The George W. Bush Institute executive who organized a joint statement by 13 presidential libraries pledging to unify to preserve democracy was previously revealed as the person who leaked the infamous Steele dossier to BuzzFeed after the 2016 election.
David Kramer, the executive director of the George W. Bush Institute, spearheaded a statement Thursday signed by 13 presidential libraries dating back to Herbert Hoover.
“By signing this statement, we reaffirm our commitment to the principles of democracy undergirding this great nation, protecting our freedom, and respecting our fellow citizens,” the statement read, in part. “When united by these convictions, America is stronger as a country and an inspiration for others.”
David J. Kramer, the Executive Director of the George W. Bush Institute and former President George W. Bush leave the stage after a talk during the Struggle for Freedom Conference at the George W. Bush Presidential Center on November 16, 2022, in Dallas, Texas. (Richard Rodriguez/Getty Images)
Kramer told C-SPAN last week that he had organized the statement in order to “remind fellow Americans that we are a great nation rooted in the ideals of freedom and democracy, and that we are best when we show compassion and tolerance, pluralism and respect for others, and that united we’re a much stronger country.”
He told The Guardian that former President Bush “did see and signed off on this statement.”
Kramer previously made headlines in March 2019 after his deposition on the debunked Steele dossier was unsealed by a judge for the U.S. District Court for the Southern District of Florida.
David J. Kramer, the Executive Director of the George W. Bush Institute speaks with former President George W. Bush during the Struggle for Freedom Conference at George W. Bush Presidential Center on November 16, 2022, in Dallas, Texas.(Richard Rodriguez/Getty Images)
The 35-page dossier by former British intelligence officer Christopher Steele – controversially published in its raw form in January 2017 by BuzzFeed – alleged that former President Trump had colluded with Russia to win the 2016 presidential election over Hillary Clinton and claimed that the Kremlin had blackmail material on the former president, including a tape of prostitutes urinating on him in a Moscow hotel.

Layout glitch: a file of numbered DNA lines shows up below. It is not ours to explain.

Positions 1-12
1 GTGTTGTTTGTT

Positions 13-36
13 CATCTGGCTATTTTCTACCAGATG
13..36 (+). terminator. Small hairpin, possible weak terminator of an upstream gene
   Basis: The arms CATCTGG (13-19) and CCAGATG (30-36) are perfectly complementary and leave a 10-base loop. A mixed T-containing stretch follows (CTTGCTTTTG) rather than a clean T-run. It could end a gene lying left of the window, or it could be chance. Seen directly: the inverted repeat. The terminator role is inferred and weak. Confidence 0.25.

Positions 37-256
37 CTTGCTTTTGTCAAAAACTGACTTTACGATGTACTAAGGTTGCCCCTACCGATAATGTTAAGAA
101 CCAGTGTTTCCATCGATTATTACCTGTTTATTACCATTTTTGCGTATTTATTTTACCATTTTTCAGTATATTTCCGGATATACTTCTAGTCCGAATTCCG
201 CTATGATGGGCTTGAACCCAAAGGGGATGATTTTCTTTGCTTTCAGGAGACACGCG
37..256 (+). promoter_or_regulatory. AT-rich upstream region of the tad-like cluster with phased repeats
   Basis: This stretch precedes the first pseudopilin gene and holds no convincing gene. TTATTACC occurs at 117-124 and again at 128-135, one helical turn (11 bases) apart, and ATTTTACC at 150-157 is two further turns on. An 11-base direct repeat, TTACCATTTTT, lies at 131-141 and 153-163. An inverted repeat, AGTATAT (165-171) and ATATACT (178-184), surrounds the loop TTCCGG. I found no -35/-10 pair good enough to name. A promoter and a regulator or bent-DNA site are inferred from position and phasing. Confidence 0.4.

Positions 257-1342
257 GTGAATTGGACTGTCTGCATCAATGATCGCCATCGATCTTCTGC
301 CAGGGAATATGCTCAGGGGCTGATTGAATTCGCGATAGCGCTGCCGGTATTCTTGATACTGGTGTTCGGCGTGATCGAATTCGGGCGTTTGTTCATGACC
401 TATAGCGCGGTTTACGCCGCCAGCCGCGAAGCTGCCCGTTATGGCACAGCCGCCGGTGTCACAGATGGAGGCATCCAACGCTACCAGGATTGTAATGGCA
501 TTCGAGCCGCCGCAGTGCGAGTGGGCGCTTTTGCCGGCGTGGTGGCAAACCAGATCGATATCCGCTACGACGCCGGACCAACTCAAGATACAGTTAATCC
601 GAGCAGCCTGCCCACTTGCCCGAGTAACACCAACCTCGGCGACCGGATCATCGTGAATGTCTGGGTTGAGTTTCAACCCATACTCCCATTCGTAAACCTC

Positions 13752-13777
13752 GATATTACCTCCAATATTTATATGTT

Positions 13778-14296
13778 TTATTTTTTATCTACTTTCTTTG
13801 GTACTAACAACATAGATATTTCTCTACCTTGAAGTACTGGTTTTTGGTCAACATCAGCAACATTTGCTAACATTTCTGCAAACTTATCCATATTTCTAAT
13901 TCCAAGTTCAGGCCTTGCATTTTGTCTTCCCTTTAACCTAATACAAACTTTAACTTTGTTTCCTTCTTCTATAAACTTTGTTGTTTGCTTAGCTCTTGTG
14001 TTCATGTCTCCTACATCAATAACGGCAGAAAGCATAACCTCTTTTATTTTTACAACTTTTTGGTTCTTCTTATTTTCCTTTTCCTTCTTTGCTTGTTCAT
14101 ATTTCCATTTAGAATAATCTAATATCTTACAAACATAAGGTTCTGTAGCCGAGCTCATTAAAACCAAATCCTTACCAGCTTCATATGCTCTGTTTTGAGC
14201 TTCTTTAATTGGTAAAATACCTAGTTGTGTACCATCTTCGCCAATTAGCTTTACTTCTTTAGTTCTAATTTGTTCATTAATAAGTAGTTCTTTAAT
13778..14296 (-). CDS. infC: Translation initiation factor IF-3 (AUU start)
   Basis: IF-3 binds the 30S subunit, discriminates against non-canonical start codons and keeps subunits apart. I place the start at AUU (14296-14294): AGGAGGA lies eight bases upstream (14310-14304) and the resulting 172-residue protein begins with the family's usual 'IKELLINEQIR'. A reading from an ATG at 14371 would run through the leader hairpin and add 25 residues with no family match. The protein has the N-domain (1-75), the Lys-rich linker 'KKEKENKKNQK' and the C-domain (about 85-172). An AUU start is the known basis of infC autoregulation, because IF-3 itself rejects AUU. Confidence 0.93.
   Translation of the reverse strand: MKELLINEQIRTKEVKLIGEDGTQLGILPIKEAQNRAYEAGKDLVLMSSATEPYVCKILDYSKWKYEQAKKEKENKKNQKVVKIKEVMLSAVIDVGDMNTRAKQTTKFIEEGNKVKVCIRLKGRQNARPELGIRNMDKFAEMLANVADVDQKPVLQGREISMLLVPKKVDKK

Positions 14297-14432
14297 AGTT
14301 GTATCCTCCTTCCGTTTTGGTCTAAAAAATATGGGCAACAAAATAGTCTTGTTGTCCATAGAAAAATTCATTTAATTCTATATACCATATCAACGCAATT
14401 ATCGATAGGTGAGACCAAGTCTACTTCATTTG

Kramer, a former State Department official and McCain associate, was working at the McCain Institute for International Leadership when he was deposed in December 2017 as part of a defamation suit by a Russian oligarch over BuzzFeed’s publication of the unverified dossier.
Kramer told the court at the time that he had met with Steele in London at the direction of the late Senator John McCain, R-Ariz. He said he later had given the dossier to multiple news outlets, including BuzzFeed, as well as to McCain, who had then given it to then-FBI Director James Comey in December 2016.
David Kramer, Senior Fellow at McCain Institute and former U.S. Assistant Secretary of State for Democracy, Human Rights, and Labor, is seen during the fifth Warsaw Security Forum in Warsaw, Poland, on October 24, 2018.(Jaap Arriens/NurPhoto via Getty Images)
The dossier served as the basis for Foreign Intelligence Surveillance Act (FISA) warrants against Trump campaign aide Carter Page later that year, and it was later revealed that it originally had been commissioned by a research firm hired by Hillary Clinton’s presidential campaign.
The dossier has since been repeatedly discredited and debunked, including by Special Counsel Robert Mueller’s two-year investigation, which found no evidence of collusion.
The Bush Institute did not respond to Fox News Digital’s request for comment.
Jessica Chasmar is a digital writer on the politics team for Fox News and Fox Business. Story tips can be sent to [email protected].